By Leni Robredo
This opinion piece is part of the Silver Lining Series written by members of the Council of Asian Liberals and Democrats (CALD), an organization of liberal and democratic parties in Asia, to celebrate its 25th Anniversary this 2018.
There is no better time for women to be alive than today.
Doors are opening for us everywhere. In government and non-profit organizations, in media and publication, in the academe and in the world of business, women trailblazers are celebrated. In the Philippines, I am happy to say that Filipinas continue to enjoy more civil liberties as compared to most women around the world.
However, challenges persist. Even here in the Philippines, a country which prides itself in being a global leader in women empowerment, our ranking slid three notches down last year in the Global Gender Gap Report to 10th place from 7th in 2016. The reality remains that Filipinas have to work twice as hard to be where their male counterparts are in society. Only 50 percent of women in the Philippines have access to jobs, compared to more than 80 percent of our men in the workforce. Women are still part of our most vulnerable sector, accounting for 11.2 million of our poor. Women also continue to face detriment and discrimination.
Violence against women continues to be part of so many of our Filipinas’ lives. Even in social media, women and girls have become targets of sexual harassment and receive threats of physical and sexual harm. It has now become easier to instil fear and anger because aggressors hide behind anonymous or fake accounts.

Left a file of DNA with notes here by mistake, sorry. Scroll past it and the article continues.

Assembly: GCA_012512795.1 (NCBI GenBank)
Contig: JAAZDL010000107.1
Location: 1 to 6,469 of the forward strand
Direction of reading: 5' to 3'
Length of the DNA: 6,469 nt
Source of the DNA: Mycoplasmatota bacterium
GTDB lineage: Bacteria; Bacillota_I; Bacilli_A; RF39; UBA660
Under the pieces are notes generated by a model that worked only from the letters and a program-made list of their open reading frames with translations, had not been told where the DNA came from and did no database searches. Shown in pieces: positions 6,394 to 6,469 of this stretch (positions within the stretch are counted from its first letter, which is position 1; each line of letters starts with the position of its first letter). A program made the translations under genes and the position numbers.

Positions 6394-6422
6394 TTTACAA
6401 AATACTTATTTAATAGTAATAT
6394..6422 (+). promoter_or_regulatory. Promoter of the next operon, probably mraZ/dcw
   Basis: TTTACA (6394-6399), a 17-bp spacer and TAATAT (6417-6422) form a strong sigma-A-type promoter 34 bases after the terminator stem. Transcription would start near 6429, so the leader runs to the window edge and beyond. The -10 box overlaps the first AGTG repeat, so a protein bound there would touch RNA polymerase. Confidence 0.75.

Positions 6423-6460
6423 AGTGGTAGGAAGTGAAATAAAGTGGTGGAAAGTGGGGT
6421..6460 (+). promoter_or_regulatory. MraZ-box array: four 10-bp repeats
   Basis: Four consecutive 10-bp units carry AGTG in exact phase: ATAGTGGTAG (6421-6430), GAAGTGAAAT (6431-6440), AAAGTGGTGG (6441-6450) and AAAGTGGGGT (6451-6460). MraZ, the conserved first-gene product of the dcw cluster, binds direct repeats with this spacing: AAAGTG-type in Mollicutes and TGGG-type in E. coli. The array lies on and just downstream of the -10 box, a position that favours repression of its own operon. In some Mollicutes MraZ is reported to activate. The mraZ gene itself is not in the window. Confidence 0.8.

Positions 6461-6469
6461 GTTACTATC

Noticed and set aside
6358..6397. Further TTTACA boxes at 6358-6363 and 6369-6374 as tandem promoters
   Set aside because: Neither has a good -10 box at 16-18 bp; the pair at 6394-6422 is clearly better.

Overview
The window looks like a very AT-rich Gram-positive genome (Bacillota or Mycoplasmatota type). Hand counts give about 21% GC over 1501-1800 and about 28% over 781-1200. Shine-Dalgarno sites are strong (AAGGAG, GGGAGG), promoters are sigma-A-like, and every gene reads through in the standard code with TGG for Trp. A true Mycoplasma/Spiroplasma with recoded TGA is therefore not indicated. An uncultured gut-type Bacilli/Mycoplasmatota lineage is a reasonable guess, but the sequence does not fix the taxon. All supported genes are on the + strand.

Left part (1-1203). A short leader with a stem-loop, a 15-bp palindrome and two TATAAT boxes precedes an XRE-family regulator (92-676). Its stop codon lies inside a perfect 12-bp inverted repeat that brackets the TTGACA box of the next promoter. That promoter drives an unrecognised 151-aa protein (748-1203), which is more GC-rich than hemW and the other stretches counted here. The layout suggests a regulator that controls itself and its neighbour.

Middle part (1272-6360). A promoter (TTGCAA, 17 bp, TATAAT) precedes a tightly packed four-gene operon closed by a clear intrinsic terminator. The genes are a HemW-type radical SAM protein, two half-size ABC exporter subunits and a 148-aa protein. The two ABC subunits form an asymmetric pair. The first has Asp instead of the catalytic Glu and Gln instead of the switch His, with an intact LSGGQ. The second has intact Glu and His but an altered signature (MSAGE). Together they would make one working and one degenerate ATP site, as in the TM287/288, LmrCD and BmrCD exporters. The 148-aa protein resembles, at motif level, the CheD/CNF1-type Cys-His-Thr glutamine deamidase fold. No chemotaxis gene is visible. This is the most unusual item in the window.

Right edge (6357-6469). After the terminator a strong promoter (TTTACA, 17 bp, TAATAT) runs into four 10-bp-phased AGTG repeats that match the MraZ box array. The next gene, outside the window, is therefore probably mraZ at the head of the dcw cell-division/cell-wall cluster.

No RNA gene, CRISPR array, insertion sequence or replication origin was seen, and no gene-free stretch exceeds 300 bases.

Indeed, it is a disturbing global trend that women leaders in government are targeted deliberately. Here in the Philippines, well-oiled social media machinery spreads vicious lies about women who take political office, speak up against policies they do not agree with, and the constant erosion of our democratic institutions. To date, Senator Leila de Lima is a political prisoner after a long campaign that attacked not only her honour but her dignity. It seems that every week, Senator Risa Hontiveros, an active critic of the administration, is fighting against the spread of fake news about her online. After she launched an investigation into the president’s bank accounts, Ombudsman Conchita Carpio-Morales was threatened with the filing of an impeachment complaint. Currently, Chief Justice Maria Lourdes Sereno is fighting both an impeachment battle in Congress and a public perception battle online. I myself have been subject to threats of impeachment, spread of fake news, as well as of the outright abolition of the office I currently serve via charter change, not to mention the ongoing electoral protest questioning my place in office. These attacks are no different from the misogynist attacks women in politics have had to endure around the world.
Yet our women remain strong. And every woman has her own story to tell—a story of triumph and overcoming great odds.
In my life’s work, I have seen firsthand how our women have fought their way out of the shadows. I have not always been in politics; it was my late husband, Jesse, who was the politician in the family. While he was busy as the mayor of Naga City, I was working as a human rights lawyer, supporting him, and taking care of our home behind the scenes. It was the life I chose, and it was the life I loved.